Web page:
The surprising diet that can ward off dementia
The foods we eat could help us to prevent the onset of dementia, according to a recent study.
The new research shows that people with high levels of three key antioxidants in their blood are less likely to be diagnosed with the devastating disorder.
Two of the compounds — lutein and zeaxanthin — are abundant in leafy green vegetables, such as kale and peas.
The last antioxidant, beta-cryptoxanthin, is found in abundance in oranges and papayas.
Lead researcher Dr May Beydoun, an expert in ageing from the US National Institutes of Health, said, “Extending people's cognitive function is an important public health challenge.”
“Antioxidants may help protect the brain from oxidative stress, which can cause cell damage.”
Scientists have long advocated that a healthy, balanced diet can help to ward off dementia by boosting heart and circulatory health – both of which are known to play a role in the disease.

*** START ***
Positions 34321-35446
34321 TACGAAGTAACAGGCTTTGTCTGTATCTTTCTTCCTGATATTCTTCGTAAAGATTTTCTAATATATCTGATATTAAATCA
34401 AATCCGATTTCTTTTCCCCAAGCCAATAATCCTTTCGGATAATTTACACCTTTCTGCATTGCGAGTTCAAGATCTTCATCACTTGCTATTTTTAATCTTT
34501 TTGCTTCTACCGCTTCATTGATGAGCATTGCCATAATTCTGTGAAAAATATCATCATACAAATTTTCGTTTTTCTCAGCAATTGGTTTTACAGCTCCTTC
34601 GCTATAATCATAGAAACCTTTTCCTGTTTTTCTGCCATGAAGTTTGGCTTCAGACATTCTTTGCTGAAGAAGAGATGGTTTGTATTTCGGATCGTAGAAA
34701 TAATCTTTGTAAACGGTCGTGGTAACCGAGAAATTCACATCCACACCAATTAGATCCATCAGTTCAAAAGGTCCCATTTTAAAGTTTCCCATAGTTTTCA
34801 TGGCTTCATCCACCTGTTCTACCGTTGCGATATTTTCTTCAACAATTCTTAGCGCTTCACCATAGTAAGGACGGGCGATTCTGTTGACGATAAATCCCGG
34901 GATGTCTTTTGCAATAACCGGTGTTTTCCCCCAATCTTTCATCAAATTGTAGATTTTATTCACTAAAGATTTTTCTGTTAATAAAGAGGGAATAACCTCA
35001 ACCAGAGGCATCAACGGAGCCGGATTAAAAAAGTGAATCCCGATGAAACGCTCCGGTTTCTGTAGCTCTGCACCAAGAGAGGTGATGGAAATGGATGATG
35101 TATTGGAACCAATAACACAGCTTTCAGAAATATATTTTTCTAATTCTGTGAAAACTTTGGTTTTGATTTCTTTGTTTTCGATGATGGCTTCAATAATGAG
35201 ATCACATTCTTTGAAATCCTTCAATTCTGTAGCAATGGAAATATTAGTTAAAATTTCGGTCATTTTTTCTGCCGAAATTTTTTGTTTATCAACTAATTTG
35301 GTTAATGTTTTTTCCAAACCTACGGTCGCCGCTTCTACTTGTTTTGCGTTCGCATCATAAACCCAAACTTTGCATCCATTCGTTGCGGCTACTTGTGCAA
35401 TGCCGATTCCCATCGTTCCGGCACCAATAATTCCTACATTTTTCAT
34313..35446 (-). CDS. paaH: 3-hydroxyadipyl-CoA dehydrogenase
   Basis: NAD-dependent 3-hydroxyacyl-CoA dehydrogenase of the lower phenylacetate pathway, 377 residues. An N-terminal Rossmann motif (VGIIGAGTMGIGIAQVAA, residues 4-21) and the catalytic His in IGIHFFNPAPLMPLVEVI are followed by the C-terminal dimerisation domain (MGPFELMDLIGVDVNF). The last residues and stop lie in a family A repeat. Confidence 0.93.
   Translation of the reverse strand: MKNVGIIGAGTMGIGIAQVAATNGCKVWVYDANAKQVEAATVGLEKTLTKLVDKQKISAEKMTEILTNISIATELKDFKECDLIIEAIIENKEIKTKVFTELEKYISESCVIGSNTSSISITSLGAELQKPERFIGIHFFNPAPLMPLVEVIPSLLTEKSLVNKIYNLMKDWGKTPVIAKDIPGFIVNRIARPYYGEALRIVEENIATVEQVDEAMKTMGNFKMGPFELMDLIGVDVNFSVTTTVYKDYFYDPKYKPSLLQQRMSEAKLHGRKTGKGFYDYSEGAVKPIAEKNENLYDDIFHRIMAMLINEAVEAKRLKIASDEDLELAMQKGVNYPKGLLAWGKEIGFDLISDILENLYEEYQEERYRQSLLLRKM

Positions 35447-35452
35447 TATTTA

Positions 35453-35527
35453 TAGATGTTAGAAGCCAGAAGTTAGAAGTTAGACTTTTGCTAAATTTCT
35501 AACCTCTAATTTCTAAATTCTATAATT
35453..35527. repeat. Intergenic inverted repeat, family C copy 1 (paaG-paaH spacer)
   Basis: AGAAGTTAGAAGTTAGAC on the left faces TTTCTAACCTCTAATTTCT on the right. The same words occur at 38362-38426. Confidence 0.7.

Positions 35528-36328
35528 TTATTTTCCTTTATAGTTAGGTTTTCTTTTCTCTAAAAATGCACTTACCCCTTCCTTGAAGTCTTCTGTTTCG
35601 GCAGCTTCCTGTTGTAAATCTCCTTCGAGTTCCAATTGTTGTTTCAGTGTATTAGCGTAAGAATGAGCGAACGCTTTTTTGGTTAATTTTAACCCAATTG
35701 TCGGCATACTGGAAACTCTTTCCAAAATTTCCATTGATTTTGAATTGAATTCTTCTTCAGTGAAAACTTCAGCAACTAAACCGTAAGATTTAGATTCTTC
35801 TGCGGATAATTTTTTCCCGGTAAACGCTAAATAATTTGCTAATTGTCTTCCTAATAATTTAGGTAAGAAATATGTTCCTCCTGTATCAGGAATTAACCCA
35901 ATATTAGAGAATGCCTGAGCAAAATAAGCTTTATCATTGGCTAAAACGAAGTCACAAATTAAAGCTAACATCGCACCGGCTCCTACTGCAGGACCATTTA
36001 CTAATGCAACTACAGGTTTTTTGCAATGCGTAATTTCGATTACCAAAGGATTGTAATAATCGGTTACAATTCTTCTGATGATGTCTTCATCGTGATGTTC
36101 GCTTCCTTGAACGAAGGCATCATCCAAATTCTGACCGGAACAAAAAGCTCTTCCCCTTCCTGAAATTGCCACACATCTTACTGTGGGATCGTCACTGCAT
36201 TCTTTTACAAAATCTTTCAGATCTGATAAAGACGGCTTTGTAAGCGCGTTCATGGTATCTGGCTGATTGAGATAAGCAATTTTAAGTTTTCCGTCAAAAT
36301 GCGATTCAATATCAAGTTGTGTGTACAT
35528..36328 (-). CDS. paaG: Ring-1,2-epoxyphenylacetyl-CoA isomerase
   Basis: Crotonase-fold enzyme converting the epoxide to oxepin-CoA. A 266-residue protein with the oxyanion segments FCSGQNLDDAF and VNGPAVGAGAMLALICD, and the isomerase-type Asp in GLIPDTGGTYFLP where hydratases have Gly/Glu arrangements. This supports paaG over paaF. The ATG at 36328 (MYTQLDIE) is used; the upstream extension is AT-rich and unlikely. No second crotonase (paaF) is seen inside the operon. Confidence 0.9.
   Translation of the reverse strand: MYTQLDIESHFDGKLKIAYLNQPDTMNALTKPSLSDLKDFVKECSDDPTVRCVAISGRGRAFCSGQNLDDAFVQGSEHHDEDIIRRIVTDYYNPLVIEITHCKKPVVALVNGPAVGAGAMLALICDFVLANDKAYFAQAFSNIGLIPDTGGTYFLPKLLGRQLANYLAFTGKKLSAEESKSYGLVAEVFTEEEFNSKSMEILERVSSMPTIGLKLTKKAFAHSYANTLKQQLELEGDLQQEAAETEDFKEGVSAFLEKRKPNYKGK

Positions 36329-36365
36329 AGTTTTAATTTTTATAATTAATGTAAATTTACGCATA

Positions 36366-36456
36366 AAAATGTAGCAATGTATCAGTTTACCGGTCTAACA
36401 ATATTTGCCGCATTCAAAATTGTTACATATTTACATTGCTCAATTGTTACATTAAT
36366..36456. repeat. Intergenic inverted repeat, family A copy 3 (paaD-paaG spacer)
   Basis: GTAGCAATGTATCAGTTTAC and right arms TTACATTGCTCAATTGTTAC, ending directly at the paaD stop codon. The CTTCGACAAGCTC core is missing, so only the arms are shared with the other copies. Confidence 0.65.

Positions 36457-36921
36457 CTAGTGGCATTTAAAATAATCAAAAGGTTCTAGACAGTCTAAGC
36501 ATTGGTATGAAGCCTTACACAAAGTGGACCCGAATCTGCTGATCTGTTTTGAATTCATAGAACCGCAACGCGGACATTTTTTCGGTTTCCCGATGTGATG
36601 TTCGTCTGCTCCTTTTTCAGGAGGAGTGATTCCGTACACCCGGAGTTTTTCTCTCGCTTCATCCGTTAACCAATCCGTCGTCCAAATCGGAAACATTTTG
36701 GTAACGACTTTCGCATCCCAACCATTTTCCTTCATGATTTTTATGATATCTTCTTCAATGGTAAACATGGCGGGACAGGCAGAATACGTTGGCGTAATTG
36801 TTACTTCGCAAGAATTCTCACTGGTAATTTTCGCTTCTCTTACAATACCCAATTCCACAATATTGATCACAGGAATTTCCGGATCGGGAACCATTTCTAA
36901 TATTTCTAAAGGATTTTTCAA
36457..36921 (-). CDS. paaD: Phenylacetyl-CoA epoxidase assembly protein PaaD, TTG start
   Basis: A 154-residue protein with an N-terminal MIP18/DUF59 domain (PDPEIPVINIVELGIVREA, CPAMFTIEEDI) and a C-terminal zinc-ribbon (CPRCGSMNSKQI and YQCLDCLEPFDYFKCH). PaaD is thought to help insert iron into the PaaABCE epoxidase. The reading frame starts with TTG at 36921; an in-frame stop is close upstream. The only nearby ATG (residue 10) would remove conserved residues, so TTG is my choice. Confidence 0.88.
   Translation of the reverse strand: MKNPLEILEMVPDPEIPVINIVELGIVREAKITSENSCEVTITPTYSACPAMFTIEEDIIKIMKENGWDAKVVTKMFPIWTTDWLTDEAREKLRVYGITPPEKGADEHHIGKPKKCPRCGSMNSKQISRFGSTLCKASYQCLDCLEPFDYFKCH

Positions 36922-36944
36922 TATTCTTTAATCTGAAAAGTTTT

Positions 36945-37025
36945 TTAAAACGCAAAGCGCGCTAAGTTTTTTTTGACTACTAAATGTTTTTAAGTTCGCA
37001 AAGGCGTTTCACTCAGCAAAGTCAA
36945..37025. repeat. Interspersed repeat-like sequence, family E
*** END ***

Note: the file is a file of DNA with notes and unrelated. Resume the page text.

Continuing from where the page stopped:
As well as through diet, people can bolster their blood levels of the three compounds by taking supplements.
During the extensive study, the effect of antioxidants on dementia was reduced when other factors were taken into account, including education, income and physical activity.
“It's possible that those factors may help explain the relationship between antioxidant levels and dementia,” Dr Beydoun added.
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